Daughter: Flint Legionnaires' victim in good health

Leonard N. Fleming
The Detroit News

The daughter of a Flint area man who died of Legionnaires’ disease said Monday that her father was in good health before contracting the form of pneumonia and dying in June 2015.

Special prosecutor Todd Flood and his legal team are charging Michigan Chief Medical Officer Eden Wells with involuntary manslaughter in the death of John Snyder. She is accused of delaying a public health warning about the 2014-15 Legionnaires’ outbreak that killed 12 and sickened 79 Flint-area residents.

Snyder’s daughter Mary Ann Tribble said her father was in good health before getting Legionnaires’, staying active by running and skiing. Tribble said Snyder had a “chronic form” of arthritis and leukemia, but doctors said it wasn’t going to be fatal. He was a real estate appraiser for 40 years, she said.

“He was very active,” Tribble said. “He was a downhill skier. He traveled across the country. He traveled to Europe, China. He was sharp. There was nothing wrong with his mind.”

Tribble, who worked for the Michigan Department of Health And Human Services as a policy specialist, said she never heard about an outbreak of Legionella from her agency. Snyder went into the hospital in early June and passed away on June 30, she said.

On cross-examination, Tribble admitted her father also had heart issues that resulted in the insertion of a pacemaker six years ago, around the time he had bypass surgery. He also broke his neck three years before he passed away.

Lawyers for Wells are arguing Snyder died one month after she started the job as the state’s chief medical officer, when the Legionnaires’ outbreak was well underway. In a court filing, the defense also calls the involuntary manslaughter charge a “physical impossibility” because Snyder died in June 2015, while Wells is accused of not giving public notice of the Legionnaires’ disease outbreak in December 2015 — a charge she also denies.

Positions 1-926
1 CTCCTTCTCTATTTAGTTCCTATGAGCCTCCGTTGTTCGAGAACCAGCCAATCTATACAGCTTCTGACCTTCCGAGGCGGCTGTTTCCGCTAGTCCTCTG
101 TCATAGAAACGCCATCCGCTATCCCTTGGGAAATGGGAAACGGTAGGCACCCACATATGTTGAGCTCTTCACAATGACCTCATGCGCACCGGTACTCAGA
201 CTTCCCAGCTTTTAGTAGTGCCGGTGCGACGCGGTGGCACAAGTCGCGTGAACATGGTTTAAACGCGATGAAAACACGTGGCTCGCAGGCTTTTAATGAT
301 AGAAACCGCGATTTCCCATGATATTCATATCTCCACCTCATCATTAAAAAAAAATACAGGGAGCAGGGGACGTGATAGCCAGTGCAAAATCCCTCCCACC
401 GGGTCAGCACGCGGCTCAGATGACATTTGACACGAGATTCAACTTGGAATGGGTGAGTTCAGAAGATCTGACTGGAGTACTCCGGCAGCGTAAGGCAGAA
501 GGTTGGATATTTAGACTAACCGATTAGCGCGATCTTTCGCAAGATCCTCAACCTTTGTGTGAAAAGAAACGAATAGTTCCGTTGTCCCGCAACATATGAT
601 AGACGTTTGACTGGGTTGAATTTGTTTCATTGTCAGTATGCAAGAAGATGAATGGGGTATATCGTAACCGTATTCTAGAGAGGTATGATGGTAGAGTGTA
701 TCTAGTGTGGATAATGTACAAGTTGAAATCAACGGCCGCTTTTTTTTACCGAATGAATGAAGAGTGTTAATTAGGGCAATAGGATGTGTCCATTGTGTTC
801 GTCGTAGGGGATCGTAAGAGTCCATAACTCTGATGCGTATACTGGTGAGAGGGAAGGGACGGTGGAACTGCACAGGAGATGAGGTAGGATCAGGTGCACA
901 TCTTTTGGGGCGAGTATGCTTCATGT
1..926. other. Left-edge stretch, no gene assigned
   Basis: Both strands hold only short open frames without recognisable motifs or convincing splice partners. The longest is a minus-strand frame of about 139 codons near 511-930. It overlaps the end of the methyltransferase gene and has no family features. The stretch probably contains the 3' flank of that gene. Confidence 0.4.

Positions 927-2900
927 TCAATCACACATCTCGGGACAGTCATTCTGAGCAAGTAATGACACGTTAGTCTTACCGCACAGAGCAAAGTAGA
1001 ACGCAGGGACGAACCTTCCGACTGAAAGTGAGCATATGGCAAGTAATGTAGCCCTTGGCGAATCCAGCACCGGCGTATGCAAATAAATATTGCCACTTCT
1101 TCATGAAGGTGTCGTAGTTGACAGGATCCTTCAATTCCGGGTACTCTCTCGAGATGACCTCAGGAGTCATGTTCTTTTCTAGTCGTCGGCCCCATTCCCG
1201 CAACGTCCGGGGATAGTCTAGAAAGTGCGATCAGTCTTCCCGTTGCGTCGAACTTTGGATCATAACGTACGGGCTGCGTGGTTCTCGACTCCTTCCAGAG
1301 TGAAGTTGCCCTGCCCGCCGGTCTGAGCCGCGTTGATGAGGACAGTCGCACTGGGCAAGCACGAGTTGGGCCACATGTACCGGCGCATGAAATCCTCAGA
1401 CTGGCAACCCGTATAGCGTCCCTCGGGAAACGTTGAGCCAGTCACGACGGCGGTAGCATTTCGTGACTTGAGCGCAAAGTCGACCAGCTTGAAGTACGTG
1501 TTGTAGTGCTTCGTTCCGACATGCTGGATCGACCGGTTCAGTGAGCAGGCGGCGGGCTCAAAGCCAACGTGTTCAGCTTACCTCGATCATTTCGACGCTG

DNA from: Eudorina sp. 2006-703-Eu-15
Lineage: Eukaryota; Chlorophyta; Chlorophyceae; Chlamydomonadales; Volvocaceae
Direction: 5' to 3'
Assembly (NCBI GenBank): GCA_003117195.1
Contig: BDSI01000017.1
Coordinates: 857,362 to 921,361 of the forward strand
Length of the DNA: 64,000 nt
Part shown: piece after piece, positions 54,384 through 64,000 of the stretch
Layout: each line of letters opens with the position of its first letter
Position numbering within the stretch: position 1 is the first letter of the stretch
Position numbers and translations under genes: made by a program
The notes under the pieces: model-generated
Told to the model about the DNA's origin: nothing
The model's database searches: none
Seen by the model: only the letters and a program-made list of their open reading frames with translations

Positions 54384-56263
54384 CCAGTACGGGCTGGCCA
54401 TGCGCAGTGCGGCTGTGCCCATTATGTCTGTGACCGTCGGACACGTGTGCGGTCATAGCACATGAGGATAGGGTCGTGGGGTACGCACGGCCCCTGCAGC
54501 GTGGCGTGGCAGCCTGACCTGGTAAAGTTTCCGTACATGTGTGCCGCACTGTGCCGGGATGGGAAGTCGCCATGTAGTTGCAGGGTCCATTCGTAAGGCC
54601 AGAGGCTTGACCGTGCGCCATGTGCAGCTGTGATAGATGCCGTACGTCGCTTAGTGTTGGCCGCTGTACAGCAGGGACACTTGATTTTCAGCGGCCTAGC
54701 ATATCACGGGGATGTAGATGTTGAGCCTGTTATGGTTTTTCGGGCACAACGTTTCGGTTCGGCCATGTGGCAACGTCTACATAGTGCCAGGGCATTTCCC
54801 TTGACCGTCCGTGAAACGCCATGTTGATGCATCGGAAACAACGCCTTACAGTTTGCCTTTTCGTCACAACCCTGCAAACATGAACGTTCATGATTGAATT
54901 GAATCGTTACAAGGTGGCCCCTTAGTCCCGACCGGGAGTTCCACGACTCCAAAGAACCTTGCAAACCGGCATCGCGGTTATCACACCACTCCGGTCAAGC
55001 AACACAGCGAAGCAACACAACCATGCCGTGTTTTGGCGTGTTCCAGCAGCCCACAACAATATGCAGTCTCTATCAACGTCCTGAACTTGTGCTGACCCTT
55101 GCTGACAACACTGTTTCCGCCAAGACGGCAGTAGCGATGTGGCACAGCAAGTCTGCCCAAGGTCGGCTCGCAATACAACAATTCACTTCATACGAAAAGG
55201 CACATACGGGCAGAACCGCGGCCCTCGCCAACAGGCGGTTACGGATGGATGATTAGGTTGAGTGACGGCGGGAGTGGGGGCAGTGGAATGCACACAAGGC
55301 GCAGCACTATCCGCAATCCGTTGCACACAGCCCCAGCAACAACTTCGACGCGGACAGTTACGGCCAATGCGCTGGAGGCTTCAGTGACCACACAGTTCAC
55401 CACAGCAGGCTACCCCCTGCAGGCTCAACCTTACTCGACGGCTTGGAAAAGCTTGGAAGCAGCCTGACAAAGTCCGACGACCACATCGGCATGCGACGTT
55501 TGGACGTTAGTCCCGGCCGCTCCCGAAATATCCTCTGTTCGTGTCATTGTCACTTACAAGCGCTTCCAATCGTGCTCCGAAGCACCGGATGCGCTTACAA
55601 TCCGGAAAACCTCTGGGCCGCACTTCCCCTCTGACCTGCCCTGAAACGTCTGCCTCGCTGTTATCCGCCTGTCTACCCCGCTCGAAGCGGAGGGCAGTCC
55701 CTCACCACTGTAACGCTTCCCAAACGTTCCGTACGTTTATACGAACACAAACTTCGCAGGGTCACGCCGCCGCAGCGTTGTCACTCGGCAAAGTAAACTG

The defense lawyers argue that Wells does not have “the power to cause events in the past.” They added that Flood provided no evidence that the doctor willfully or maliciously tried to cause a death by the deadly form of pneumonia.

Michigan Attorney General Bill Schuette’s spokeswoman, Andrea Bitely, declined comment because the case is in litigation.

In other testimony, the retired former deputy director of the Michigan Department of Environmental Quality said he spoke to Wells about the Legionella outbreak on two occasions.

James Sygo had heard of resident complaints about the discoloration and odor of Flint’s water, although he wasn’t sure “if it was a health issue, but it certainly was an issue of concern to them.” Legionella, he said, is found in most surface water sources but is controlled by chlorination measures.

“We knew it existed. We were trying to evaluate how big a concern it is,” Sygo said. “It’s not unusual to find it in the drinking water systems. It’s a matter of controlling it with some sort of chlorination.”

Sygo said he spoke to Wells before she became the state’s top medical doctor in a spring 2015 phone call, and after she took the formal role in May at a fall meeting with former Flint Mayor Dayne Walling and others.

The first call was made when Wells, he said, worked in Ann Arbor and to see if she had influence with the Genesee County Health Department on “mapping where some of these issues were relative to Legionnaires’ and or Legionella.”

Sygo said he wanted to mention the Legionella issue to Wells as state officials were trying to figure out “how big of an issue” the outbreak was, but the doctor didn’t get back to him in the fall. He ended up going on leave from his job in the summer because his son had back surgery.

Sygo called Legionnaires’ a “mounting problem” because there had been a spike in the disease in 2014.

“We were trying to follow up on that,” he said, adding that there were questions about whether the outbreak was associated with the change to the Flint River as a water source.

“We didn’t know that for sure, and we were trying to get more information on who was consuming Flint water,” he said.

This was technically the second day of the preliminary exam hearing before 67th District Court Judge William Crawford II. Wells had previously been charged with obstruction of justice and lying to a peace officer by Schuette’s office in connection with the Legionnaires’ outbreak.

The first day last month was cut short when prosecutors announced that Wells would also be charged with involuntary manslaughter based on testimony in Health and Human Services Director Nick Lyon’s preliminary exam hearing. He has also been charged with involuntary manslaughter.


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